“The jury was unanimous in selecting this project from the start,” says juror Gabriel Smith, FAIA. The 2,264 square-foot residence, built on a unique, triangular lot, required creativity to design. The final strategy involved creating an L-shaped house with one wing for the living space and the other for the bedroom spaces. “The project has a big feel for a small house, and it overcame and even capitalized on the challenges of its site,” Smith says.

Signazon, Plano

Using tilt-wall construction, dark paint, modest fenestration, and more, the 29,000-square-foot facility has a notable presence.

Judges say this 29,000 square-feet facility stands out among the mass of warehouses that line East Plano Parkway. The minimal, sleek design fits with the Signazon brand and made the project budget-friendly, coming in at $110 a square foot. “This project offers a rigorous rethink of the ubiquitous tilt-up warehouse within the super-tight budget parameters of this prevalent Plano building type,” says juror Wendell Burnette, FAIA. “It offers proof that good architecture can happen anywhere, for any program, and for any budget.”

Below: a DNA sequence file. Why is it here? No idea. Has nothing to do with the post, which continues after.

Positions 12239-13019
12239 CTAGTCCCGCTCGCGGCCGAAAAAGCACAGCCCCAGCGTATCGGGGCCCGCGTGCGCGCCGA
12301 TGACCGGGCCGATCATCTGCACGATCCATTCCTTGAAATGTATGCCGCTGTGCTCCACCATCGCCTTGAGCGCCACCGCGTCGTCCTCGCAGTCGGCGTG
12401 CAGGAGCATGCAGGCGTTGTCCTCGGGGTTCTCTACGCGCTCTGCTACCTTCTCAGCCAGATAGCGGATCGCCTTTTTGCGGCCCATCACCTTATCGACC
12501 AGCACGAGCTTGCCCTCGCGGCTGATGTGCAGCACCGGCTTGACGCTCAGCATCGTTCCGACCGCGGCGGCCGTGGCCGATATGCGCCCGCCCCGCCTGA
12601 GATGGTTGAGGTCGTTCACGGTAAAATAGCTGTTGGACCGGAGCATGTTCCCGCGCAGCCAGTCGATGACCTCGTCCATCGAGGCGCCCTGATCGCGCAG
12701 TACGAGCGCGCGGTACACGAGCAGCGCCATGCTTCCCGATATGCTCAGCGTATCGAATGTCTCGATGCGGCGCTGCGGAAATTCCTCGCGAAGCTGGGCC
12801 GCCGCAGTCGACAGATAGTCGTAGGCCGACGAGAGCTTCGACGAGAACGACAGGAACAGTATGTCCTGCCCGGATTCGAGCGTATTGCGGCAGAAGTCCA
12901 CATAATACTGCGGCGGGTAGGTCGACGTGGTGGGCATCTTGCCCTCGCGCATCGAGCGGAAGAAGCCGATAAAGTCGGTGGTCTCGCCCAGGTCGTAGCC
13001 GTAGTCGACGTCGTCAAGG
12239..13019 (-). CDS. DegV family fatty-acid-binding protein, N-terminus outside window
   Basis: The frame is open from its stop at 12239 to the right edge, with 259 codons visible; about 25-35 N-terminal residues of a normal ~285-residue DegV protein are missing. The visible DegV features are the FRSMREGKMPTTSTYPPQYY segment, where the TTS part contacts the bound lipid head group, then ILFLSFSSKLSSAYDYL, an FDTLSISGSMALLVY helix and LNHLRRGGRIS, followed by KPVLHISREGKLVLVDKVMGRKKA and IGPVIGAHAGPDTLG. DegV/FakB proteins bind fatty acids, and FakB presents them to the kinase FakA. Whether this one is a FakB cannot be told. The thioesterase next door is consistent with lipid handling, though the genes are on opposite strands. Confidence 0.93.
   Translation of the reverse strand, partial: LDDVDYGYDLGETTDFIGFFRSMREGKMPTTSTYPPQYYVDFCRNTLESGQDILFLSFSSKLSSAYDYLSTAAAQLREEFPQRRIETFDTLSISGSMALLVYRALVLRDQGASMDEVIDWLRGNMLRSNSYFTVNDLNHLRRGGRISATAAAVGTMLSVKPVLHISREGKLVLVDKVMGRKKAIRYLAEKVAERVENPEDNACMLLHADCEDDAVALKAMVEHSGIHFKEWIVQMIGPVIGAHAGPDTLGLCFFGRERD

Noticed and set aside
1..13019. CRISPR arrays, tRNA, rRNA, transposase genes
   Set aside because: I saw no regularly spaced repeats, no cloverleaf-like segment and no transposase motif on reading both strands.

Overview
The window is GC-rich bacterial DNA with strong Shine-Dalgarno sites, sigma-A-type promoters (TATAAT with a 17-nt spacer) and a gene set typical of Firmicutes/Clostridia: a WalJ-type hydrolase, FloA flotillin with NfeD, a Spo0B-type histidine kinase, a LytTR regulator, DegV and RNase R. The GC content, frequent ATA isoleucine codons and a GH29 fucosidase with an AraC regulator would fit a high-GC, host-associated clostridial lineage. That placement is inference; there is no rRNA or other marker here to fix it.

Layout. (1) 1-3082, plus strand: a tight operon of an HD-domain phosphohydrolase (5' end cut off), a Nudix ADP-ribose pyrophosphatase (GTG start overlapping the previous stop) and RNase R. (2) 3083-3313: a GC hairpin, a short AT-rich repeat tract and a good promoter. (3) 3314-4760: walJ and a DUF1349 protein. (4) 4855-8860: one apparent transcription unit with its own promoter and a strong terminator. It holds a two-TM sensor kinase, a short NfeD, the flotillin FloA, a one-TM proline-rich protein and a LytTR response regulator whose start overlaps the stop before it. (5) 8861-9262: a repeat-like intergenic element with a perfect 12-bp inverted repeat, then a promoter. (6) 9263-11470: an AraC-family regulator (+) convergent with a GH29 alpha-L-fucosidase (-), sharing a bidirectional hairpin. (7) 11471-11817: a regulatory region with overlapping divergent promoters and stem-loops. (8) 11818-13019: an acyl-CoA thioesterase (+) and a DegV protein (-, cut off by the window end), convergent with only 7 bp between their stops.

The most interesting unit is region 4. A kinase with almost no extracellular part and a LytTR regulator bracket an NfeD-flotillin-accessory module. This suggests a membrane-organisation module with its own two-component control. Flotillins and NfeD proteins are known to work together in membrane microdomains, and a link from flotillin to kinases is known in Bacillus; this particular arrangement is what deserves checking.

Pacific Plaza
Pacific Plaza

Previously a surface parking lot, HKS helped transform the space into a 4,600-square-foot pavilion sits at the main entrance leading into Pacific Plaza Park

Pacific Plaza Pavilion, Dallas
HKS, Inc.

The Pacific plaza Pavilion sits at the entrance to Pacific Plaza Park, welcoming visitors. The design allows for plenty of shade, encouraging city residents to get outdoors, even during hot summer months. The pavilion has unique patterns on the metal panels, creating a perfect backdrop for concerts and events. “It creates an iconic gathering space tied to the history of Pacific Avenue with morse code patterning,” said juror Chris-Annmarie Spencer, AIA.